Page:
/ 2 February 2006

US considers Security Council referral for N Korea

North Korea’s reluctance to return to the negotiating table over its nuclear weapons programme has fuelled speculation the United States may seek to refer the Stalinist state, like Iran, to the United Nations Security Council.

Christopher Hill, the chief US negotiator to the six-party nuclear talks, indicated on Wednesday that Washington might consider other options if North Korea stayed away from the stalled negotiations.

”We want a diplomatic solution to this problem … we believe it’s the best solution, absolutely the best solution [but] it’s probably not the only solution,” Hill emphasised at a forum in Washington.

He did not discuss other initiatives, and insisted on North Korea’s unconditional return to the talks.

Pyongyang has said it will not return to the talks — which include host China, South Korea, Japan and Russia — unless Washington withdraws financial sanctions it has imposed for alleged counterfeiting and money laundering activities.

Some interpret Hill’s remarks as a signal to North Korea that it could face the same international pressure as Iran does if it refused to make good its pledge to dismantle its nuclear weapons network.

World powers including Russia agreed on Wednesday on a draft resolution asking the United Nations atomic watchdog, the International Atomic Energy Agency, to report Iran to the Security Council over nuclear work that could be weapons-related.

The 35-nation IAEA board of governors is expected to send the Iranian issue to the Security Council, which has the power to impose sanctions, at a meeting in Vienna on Thursday.

”Well, it has been the US desire all along to say if the North Koreans aren’t serious, we need to take this [dispute] to the UN Security Council but it is the others who have blocked it,” said Asian expert Ralph Cossa of the US Centre for Strategic and International Studies.

Washington’s ”Plan B” to resolve the three-year-old Korean nuclear crisis has Security Council action, a move South Korea and China have argued is premature, he said.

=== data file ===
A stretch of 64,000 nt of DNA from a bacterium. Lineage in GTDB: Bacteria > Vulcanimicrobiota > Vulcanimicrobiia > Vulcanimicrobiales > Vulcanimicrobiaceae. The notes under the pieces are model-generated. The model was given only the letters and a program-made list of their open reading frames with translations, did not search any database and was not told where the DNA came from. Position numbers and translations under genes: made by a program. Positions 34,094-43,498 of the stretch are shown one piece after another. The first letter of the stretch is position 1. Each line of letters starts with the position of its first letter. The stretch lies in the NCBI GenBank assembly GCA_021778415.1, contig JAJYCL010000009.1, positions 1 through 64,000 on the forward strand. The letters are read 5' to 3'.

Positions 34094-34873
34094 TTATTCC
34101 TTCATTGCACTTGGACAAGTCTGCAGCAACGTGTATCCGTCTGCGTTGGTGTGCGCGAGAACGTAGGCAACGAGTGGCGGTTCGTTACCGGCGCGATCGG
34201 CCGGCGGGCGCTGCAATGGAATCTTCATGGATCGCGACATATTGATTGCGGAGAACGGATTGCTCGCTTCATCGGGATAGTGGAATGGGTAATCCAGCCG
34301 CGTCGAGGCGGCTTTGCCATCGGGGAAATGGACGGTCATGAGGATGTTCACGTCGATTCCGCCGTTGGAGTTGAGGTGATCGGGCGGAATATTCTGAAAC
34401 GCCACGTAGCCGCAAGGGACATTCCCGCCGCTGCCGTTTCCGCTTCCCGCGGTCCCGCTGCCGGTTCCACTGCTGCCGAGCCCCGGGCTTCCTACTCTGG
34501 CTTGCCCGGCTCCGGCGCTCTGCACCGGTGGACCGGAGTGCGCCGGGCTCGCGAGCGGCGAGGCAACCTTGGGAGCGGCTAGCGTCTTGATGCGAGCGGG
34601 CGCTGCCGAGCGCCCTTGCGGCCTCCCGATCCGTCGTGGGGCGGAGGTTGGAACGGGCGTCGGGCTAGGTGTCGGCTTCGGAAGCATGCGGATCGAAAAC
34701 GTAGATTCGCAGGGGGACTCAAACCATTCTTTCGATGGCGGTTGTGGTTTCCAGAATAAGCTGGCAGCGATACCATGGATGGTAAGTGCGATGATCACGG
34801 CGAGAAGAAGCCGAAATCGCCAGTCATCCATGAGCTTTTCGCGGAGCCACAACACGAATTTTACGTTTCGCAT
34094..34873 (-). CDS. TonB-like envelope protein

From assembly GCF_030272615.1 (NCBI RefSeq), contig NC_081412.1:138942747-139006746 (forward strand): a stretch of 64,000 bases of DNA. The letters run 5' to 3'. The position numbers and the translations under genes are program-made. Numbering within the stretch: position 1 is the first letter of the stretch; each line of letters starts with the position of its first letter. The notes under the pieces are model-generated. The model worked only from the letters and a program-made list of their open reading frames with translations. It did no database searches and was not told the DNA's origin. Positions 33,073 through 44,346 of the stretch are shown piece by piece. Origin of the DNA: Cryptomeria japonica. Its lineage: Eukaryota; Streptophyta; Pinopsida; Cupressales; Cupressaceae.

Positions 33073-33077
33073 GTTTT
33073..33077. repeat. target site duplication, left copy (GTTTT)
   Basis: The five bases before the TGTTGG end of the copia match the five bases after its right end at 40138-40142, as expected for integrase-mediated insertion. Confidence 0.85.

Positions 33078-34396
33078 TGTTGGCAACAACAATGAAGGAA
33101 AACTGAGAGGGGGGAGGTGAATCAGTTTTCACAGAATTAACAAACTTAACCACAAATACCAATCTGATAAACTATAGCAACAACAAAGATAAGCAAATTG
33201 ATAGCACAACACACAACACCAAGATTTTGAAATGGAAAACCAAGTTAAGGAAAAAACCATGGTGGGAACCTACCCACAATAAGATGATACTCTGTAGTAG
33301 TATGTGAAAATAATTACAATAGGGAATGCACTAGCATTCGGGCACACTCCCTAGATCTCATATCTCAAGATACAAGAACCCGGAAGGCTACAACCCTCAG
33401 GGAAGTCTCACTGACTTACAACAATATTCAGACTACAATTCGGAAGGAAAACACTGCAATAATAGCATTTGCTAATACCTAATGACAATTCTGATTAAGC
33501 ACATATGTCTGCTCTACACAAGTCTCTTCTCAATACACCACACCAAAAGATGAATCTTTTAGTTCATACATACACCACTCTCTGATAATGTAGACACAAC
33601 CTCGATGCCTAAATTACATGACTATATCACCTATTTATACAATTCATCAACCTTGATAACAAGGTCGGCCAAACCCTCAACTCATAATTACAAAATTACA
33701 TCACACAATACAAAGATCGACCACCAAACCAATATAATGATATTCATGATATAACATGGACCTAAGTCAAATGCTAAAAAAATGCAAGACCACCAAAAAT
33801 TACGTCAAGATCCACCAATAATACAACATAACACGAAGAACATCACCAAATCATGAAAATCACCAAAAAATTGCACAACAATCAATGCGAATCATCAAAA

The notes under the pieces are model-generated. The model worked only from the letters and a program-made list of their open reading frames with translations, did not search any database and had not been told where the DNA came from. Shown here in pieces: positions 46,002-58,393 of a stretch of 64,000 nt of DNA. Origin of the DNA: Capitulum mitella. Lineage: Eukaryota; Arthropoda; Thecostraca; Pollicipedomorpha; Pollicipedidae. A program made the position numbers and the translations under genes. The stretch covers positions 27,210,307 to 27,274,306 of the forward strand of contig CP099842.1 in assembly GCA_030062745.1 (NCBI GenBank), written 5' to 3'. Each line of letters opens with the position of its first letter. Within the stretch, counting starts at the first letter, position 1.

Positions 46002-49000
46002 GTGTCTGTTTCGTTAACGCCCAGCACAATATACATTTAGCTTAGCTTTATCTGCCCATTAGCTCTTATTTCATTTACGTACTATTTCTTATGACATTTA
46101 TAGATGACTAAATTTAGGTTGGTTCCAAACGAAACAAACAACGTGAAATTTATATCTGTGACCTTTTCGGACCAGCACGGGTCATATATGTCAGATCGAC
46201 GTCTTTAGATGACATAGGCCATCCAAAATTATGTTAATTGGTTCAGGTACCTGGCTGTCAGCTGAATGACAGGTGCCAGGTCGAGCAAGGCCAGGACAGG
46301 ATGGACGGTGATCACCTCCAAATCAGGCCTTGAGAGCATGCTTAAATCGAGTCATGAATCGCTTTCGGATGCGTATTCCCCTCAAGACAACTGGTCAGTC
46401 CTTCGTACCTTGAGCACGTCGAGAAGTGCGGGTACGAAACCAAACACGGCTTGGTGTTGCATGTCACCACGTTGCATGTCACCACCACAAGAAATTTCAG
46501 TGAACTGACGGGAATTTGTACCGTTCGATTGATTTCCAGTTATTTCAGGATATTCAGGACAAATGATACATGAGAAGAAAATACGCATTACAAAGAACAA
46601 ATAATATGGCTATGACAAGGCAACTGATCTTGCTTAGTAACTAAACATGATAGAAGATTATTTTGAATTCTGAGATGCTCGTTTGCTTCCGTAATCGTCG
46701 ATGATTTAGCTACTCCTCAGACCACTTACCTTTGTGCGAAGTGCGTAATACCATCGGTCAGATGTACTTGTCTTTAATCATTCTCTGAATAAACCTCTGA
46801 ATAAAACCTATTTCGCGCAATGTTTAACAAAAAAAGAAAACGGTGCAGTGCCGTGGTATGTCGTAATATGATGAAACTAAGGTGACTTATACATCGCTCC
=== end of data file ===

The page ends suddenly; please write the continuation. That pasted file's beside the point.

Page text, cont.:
”If there is a productive result coming out of the Security Council with Iran, I think that will increase the attractiveness of looking to the Security Council as a potential solution for North Korea and, at least, it will hopefully remove some of the Korean and Chinese objections to it,” Cossa said.

Charles Pritchard, a key US negotiator with North Koreans during the Clinton administration, said any ”Plan B” conceived and implemented by Washington would ”not work on the Korean peninsula” unless it was endorsed by the other parties to the negotiations, especially South Korea.

”We have to urge the South Koreans to take the lead to create their version of ”Plan B.” What is it that they would suggest that we can do collectively to move beyond a failed negotiations, what are the timelines involved and, if we the US commits to that, it may not be the timelines we like but I guarantee you that the substance and timing would be far better and sooner than if we were to attempt to do it by ourselves,” Pritchard said.

Seoul is currently at loggerheads with Washington over the financial sanctions imposed on its northern neighbour, with which it is rapidly building ties.

In September the US Treasury Department labelled a Macau-based bank Banco Delta Asia a ”primary money laundering concern”, then blacklisted eight North Korean companies in connection with the bank that it said were involved in spreading weapons of mass destruction.

North Korea says the sanctions breached the spirit of the six-party talks. Washington however argues that printing fake US dollars strikes at the heart of national sovereignty and cannot be compromised.

The last round of the six-party talks was held in November.

The nuclear stand-off between Pyongyang and Washington erupted in 2002 when the United States accused North Korea of running a secret uranium-enrichment programme.

North Korea responded by throwing out UN International Atomic Energy Agency weapons inspectors and abandoning the Nuclear Non-Proliferation Treaty. – AFP